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Disposal of Neutralent Wastes TABLE 2-6 Composition of VX Neutralent Wastes from Bench-Scale Tests of the MMD Waste Component Concentration Major Constituents   Monoethanolamine (MEA) 77.6–83.0 wt % Water 6.9–7.0 wt % Sodium hydroxide 4.2–6.3 wt % Sodium 2-diisopropylaminoethanethiolate (NaThiol) 1.4–0.5 wt % Sodium O-ethylmethylphosphonate (NaEMPA) 0.6–2.0 wt % Sodium O-(2-aminoethyl) methylphosphonate (NaAEMPA) 0.5–1.8 Minor Constituents   Disodium methylphosphonate (Na2MPA) 0.15–0.5 wt % Bis-2(-diisopropylaminoethyl)sulfide (Sulfide) 0.22–0.71 wt % Bis-2(-diisopropylaminoethyl)disulfide (Disulfide) 0.13–0.41 wt % 2-diisopropylaminoethyl ethyl sulfide 0.03–0.09 wt % 1,3-dicyclohexylurea 0.l–0.35 wt % Ethanol 0.2–0.7 wt % Unquantified identified products a 0.4–1.0 w t% VX ND (< 1 ppm) RCRA TCLP Constituents Organics:   Benzene b 1.0–7.5 mg/1 c Carbon tetrachloride b = 1.0 mg/1 c 1,2-dichloroethane b = 1.0 mg/1 c 1,1-dichloroethane b < 1.0 mg/1 c Tetrachloroethane b < 1.0 mg/l c Trichloroethane b < 1.0 mg/1 c Vinyl chloride b < 1.0 mg/1 c Metals:   Chromium d 0.38–0.44 ppm Lead 1.2–1.4 ppm Selenium < 1.0–4.1 ppm Note: Treatment reagent percentage by weight: MEA (86 percent), water (7 percent), sodium hydroxide (7percent). a Compounds identified: cyclohexylamine (CHA); 2-disopropylamino ethanol (DIPAE); 2-diisopropylamino ethanethiol (VX thiol); 2-(diisopropylamino)ethyl sulfide (DIPAES); chloromethyl-2-(diisopropylamino) ethyl sulfide (DIPAMS); N-2[(chloromethylthio) methylthio]ethyl-N-isopropyl-2-propanamine; bis(2-diisopropylaminoethyl)sulfide (VX sulfide); bis(2-diisopropylaminoethyl)disulfide (VX disulfide); N-2-O[(2-diisopropylamino)ethylthiomethylthio ethyl-N-iso-propyl-2-propanamine (VX Me disulfide); ethylene glycol (EG); N-2-hydroxyethyl methylphosphoramidate (VX-N-MEA). b RCRA toxicity characteristic component concentration greater than TCLP regulatory level. c Source: Dugway Proving Ground, 1998. d RCRA toxicity-characteristic component concentration less than TCLP regulatory limit. Source: Adapted from U.S. Army, 1999a. transportable treatment systems. As far back as 1969 (P.L. 91-121 ), Congress placed severe, almost insurmountable, restrictions on the transport of CWM, including a requirement for advance notification and coordination of shipments with the U.S. Department of Health and Human Services and Congress (except in cases of emergency). In 1995, Congress placed restrictions on moving nonstockpile CWM out of any state except to the closest permitted CWM storage facility, and then only under very strict conditions. Public concerns about transporting CWM have effectively fore-closed even this option except in extraordinary situations. TABLE 2-7 Composition of Phosgene Neutralent Wastes from Bench-Scale Tests of the MMD Waste Component Percentage by Weight Water 90 Sodium hydroxide (NaOH) 8–9 Sodium carbonate (Na2CO3) 1–2 Sodium chloride (NaCl) 1–2 Note: Treatment reagent percentage by weight: water (90 percent), sodium hydroxide (10 percent). Source: Adapted from U.S. Army, 1999a.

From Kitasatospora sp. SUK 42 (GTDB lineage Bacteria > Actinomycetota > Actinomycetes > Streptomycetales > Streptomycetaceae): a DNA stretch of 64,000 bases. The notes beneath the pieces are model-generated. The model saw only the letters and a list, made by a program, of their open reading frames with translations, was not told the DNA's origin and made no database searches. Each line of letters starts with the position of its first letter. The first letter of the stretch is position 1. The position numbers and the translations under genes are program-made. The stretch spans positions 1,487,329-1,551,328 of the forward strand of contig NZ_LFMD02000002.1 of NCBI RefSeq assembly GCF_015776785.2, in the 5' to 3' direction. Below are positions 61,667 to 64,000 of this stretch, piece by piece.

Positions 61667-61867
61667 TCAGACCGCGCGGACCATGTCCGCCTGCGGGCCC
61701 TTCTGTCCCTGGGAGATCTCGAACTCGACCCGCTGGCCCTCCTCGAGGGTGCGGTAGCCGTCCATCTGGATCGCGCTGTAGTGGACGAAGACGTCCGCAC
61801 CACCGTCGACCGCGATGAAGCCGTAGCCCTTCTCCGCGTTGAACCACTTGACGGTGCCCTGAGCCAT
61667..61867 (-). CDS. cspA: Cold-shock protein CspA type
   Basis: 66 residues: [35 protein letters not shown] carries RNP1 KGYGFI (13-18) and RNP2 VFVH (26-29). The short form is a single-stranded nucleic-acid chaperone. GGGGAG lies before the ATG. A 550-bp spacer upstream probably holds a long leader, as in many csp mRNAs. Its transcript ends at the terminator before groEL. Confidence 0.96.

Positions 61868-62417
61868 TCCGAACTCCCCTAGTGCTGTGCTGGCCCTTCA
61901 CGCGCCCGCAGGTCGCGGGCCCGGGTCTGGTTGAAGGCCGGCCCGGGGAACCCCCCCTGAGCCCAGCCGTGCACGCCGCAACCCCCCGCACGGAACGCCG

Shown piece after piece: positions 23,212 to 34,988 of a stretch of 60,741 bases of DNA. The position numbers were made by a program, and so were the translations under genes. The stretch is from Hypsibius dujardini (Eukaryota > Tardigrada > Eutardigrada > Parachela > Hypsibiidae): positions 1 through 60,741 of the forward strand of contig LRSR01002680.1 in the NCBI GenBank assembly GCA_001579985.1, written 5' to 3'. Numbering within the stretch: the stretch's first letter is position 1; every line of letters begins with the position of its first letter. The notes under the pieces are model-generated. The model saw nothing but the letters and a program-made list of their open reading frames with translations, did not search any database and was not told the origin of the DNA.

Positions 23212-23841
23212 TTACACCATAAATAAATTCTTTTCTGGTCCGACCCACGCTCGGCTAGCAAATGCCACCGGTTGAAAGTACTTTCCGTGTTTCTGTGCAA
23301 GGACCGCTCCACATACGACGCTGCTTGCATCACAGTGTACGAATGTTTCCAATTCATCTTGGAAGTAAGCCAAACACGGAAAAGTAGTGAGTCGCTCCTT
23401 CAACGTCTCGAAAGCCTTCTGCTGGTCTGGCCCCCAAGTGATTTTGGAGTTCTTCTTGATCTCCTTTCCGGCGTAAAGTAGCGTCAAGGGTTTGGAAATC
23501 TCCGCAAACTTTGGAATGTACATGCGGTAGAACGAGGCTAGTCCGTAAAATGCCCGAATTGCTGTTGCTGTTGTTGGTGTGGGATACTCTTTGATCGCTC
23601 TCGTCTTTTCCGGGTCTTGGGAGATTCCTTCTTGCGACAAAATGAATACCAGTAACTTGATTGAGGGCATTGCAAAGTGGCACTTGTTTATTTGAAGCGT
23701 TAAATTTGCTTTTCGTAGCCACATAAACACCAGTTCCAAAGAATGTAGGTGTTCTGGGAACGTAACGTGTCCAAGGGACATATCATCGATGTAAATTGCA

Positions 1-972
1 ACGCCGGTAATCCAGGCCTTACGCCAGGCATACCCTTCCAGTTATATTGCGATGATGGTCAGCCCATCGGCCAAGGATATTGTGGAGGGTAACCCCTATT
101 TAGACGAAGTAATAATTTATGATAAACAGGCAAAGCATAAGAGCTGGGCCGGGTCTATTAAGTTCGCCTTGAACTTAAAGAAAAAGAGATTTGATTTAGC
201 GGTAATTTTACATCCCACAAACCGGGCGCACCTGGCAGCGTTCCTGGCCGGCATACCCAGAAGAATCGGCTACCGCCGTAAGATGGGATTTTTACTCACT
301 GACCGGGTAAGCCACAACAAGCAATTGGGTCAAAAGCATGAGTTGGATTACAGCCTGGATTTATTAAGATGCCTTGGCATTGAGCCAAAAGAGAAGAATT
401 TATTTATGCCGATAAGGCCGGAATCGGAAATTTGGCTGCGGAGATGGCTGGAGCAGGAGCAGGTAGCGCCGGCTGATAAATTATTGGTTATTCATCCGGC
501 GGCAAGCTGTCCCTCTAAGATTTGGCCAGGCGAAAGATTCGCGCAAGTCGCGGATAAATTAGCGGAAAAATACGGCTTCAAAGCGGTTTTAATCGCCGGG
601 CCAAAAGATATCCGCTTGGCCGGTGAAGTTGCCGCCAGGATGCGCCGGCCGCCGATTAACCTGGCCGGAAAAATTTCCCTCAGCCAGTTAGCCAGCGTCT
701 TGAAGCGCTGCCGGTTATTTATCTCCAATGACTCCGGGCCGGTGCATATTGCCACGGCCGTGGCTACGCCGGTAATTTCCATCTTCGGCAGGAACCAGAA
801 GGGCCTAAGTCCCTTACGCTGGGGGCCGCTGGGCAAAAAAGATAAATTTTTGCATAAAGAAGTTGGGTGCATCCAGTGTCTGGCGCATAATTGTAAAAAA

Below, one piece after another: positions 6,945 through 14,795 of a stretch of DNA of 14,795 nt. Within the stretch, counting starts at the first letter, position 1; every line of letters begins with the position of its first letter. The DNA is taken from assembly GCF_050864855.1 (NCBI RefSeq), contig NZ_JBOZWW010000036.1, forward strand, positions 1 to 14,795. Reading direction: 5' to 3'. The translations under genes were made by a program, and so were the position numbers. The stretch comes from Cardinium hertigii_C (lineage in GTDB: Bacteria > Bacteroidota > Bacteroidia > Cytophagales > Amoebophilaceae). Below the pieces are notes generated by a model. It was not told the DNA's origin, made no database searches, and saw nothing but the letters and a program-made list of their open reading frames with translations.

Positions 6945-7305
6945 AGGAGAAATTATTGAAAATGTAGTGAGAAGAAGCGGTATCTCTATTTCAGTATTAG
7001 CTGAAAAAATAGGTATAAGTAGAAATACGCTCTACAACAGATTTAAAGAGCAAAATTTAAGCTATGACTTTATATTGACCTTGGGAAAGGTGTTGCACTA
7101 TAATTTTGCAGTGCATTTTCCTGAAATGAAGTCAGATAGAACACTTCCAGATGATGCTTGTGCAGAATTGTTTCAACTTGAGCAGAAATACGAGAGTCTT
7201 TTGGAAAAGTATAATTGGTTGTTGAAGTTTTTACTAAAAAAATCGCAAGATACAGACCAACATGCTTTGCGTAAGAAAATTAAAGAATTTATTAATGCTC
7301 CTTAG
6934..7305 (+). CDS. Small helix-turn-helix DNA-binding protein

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Disposal of Neutralent Wastes TABLE 2-8 Toxicity of Components of the O/SSs Used in the RRS and MMD Oxidant/Solvent System Component Inhalation Toxicity Dermal Toxicity Eye Contact t-butanol High concentrations cause incoordination and narcosis. Slight skin irritation. Severe irritation. Chloroform Central nervous system depression; toxic to liver and kidneys; classified as probable human carcinogen. Repeated or prolonged exposure causes irritation and defatting. High vapor concentrations cause conjunctivitis and spasmodic winking; contact with liquid causes a burning sensation and reversible injury to the corneal epithelium. Dichloro-dimethyl-hydantoin (DCDMH) Severe irritation of respiratory tract; high concentrations can cause difficulty breathing and pulmonary edema. Severe irritation. Severe irritation. Monoethanolamine (MEA) Irritation of the respiratory tract. Severe irritation. Severe irritation. Source: U.S. Army, 1999a. The neutralents generated by the RRS will primarily include hazardous waste and hazardous materials, which make them subject to RCRA and DOT requirements. If these are the only constituents, the neutralent could be transported as a routine hazardous waste or hazardous material under existing laws and regulations as long as it was properly packaged, marked, manifested, and shipped as required by those regulations. However, the neutralent from the RRS and MMD may contain trace amounts of residual chemical agents (e.g., GB [= 25 ppb], sulfur mustard [= 50 ppm], VX [= 1 ppm]). At these levels, the toxicity studies cited above indicate that the concentration of residual agent would be too low to affect the overall toxicity of the waste streams. It is not known how much, if any, chemical agent would be present at concentrations lower than the detection limit. Thus, based on the information provided by the Army, transporting neutralent wastes from the RRS and the MMD should not be subject to any restrictions beyond the applicable federal RCRA, DOT, and state regulatory requirements. However, the public perception of “residual chemical agents” from the MMD waste streams may arouse concerns. Although these residues will be in extremely small amounts, the public could consider the overall neutralent waste mixture as “tainted” with chemical agent and, therefore, of special concern. The Army should address this potential problem proactively. This could be done in several ways. In a previous report, for example, the committee recommended that a comparative risk assessment be performed of the disposal of CWM in CAIS in an incinerator and the disposal of typical hazardous waste (NRC, 1999a). The Army could assess the comparative risk of transporting and disposing of neutralent and transporting and disposing of typical hazardous waste. Providing the public with this type of information would increase the transparency and credibility of the process.